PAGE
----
At this moment Human Relief is continuing our work on progressing the ankle brace prototype. We all split the work up, working on different components of the brace. Priscilla is working on the splint for the brace that we are incorporating into our design. Leyla is working on the removal of safety pins due to previous trials of our prototype and experience from puncturing our calves with the safety pins. Yadira is working on the padding in the lower area of the brace (where the calcaneus/heel is located). We hope dividing the work load in this manner will allow for more progress on the ankle brace prototype.
When we began to work on the first trial of our prototype we took in mind one of the most common injuries to the ankle; the ankle sprain. As mentioned in previous blog posts from our team, while an ankle sprain is occurring the ankle joint is receiving immense pressure on the lateral sides. It is commonly known as twisting your ankle. The ankle joint is rotated to the side more than its anatomy allows it to, therefore the ankle’s calcaneal fibular ligament ruptures/tears, in other words an ankle sprain has occurred. Because the objective of our prototype is to prevent this, we decided to restrict the mobility of the ankle to the sides. The thought is: if the ankle joint isn’t allowed to move side to side then the ankle won’t rupture or tear the calcaneal fibular ligament. The way we will do this is by adding a splint to keep the ankle from rotating in such a direction that may cause a possible ankle sprain.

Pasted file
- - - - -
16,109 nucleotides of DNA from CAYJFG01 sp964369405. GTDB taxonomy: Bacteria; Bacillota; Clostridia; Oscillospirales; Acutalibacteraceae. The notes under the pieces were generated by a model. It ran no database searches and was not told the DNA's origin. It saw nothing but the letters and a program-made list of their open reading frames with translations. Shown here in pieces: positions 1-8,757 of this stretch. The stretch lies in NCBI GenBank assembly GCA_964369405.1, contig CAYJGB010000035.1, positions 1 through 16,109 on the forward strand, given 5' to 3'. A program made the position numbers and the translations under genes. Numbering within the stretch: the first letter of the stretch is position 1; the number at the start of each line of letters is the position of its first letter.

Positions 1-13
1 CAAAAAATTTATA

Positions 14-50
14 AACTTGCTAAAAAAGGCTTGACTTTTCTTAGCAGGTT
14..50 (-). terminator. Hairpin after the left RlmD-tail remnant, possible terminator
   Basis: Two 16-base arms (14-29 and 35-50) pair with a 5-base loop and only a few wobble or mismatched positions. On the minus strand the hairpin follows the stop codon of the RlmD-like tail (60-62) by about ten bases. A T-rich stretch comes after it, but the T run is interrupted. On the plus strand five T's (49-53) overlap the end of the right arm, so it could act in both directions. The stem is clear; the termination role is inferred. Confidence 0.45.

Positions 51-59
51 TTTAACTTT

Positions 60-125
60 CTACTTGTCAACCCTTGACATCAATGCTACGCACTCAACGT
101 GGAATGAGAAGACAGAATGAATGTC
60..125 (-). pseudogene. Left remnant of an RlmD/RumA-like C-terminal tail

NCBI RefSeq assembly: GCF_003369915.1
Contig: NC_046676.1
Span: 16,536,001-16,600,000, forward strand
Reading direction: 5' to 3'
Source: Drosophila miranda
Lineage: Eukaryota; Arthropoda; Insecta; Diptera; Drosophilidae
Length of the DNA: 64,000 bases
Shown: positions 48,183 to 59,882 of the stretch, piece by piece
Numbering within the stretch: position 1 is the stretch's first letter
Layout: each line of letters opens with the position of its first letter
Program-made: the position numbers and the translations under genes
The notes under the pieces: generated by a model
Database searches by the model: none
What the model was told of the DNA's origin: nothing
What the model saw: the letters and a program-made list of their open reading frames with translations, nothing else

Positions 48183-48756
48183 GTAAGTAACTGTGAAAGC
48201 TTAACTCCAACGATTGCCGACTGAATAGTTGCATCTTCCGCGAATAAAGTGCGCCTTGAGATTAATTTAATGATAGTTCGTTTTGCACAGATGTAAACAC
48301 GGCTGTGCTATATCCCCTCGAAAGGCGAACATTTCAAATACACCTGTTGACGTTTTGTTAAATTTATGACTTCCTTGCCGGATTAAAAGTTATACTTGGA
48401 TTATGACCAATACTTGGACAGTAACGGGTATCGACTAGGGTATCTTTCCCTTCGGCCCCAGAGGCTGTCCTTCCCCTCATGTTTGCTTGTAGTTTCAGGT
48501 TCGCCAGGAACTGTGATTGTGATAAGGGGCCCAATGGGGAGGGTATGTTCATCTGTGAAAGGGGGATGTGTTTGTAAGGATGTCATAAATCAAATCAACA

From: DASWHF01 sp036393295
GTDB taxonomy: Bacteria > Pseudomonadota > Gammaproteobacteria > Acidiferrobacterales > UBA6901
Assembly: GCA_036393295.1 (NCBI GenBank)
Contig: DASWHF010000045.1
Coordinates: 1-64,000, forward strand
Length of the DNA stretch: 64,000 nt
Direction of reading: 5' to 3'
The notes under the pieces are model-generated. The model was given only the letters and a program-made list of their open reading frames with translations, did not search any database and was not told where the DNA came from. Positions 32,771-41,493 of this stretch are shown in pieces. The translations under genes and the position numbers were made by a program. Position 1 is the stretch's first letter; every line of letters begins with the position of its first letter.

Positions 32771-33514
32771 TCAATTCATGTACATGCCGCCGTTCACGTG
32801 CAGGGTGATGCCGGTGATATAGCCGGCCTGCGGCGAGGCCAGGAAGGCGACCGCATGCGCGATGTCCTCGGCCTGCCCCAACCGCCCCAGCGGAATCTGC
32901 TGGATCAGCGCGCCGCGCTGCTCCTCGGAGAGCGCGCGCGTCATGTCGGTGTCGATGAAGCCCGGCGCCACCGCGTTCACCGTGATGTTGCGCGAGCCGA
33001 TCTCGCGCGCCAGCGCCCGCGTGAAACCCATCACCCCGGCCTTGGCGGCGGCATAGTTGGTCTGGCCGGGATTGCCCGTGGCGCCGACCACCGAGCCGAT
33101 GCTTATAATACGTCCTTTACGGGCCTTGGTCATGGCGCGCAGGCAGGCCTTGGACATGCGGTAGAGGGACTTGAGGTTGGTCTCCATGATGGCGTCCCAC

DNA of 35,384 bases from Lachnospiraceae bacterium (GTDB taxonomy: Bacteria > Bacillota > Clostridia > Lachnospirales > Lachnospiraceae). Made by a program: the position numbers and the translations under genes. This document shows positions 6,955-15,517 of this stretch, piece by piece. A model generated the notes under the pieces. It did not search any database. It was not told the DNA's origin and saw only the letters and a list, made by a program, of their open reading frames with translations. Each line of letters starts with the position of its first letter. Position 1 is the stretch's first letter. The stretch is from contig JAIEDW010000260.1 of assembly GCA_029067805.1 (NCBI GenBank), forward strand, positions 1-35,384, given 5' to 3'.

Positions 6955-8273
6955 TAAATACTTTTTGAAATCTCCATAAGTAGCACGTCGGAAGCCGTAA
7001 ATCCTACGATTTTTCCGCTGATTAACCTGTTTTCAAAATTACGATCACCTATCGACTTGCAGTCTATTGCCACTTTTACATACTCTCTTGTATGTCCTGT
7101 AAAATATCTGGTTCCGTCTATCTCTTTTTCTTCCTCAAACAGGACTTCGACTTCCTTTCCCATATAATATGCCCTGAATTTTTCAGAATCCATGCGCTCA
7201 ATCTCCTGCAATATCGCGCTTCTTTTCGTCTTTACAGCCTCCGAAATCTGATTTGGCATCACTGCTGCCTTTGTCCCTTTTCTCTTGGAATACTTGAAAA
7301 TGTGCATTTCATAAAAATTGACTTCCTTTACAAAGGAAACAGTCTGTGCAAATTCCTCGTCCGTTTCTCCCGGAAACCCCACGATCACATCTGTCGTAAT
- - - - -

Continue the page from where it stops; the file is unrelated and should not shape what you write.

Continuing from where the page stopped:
Along with the anatomy we also took into consideration the costumer interviews. We interviewed several athletes and asked them several questions that would put the ideas of our prototype to the test. Many of them reassured the biggest protective component to our device, which is the splint.
Human Relief has been tinkering with materials, officially beginning their prototyping stage, two classes ago. We are using various material such as scraps of felt to stretchy elastic. When we began working on building our prototype we didn’t have the ideal materials to make the ankle device. At first we struggled to connect the pieces of what seemed as an impossible puzzle, since we did have materials such as a plastic toy bed, but that didn’t stop us from beginning to create our prototype. As we continued to work on our prototype we realized all we used to attach the reused sock and the felt was safety pins. 15 safety pins to be exact just to attach the elastic on the ends of our brace. We quickly and painfully, noticed that safety pins were definitely not going to be making the materials list for our final design. All of the members of our team decided we would get certified in sewing. The sewing machine certification will come in handy when connecting all the pieces. Not only will it be handy but it will give a more aesthetically pleasing presentation since it won’t have an obnoxious and overwhelming look, due to all the safety pins and duct tape and it had. At this moment we are not sure if we will be using 3D printing since we’re going for more of a sock feel–fabric and the 3D printing is essentially plastic.
Human Relief will continue to work hard and efficiently so we can keep on track to a successful final product in about a month and a half. The construction of our prototype seems to be going at a considerable rate, and we hope to come across any complications now rather than later.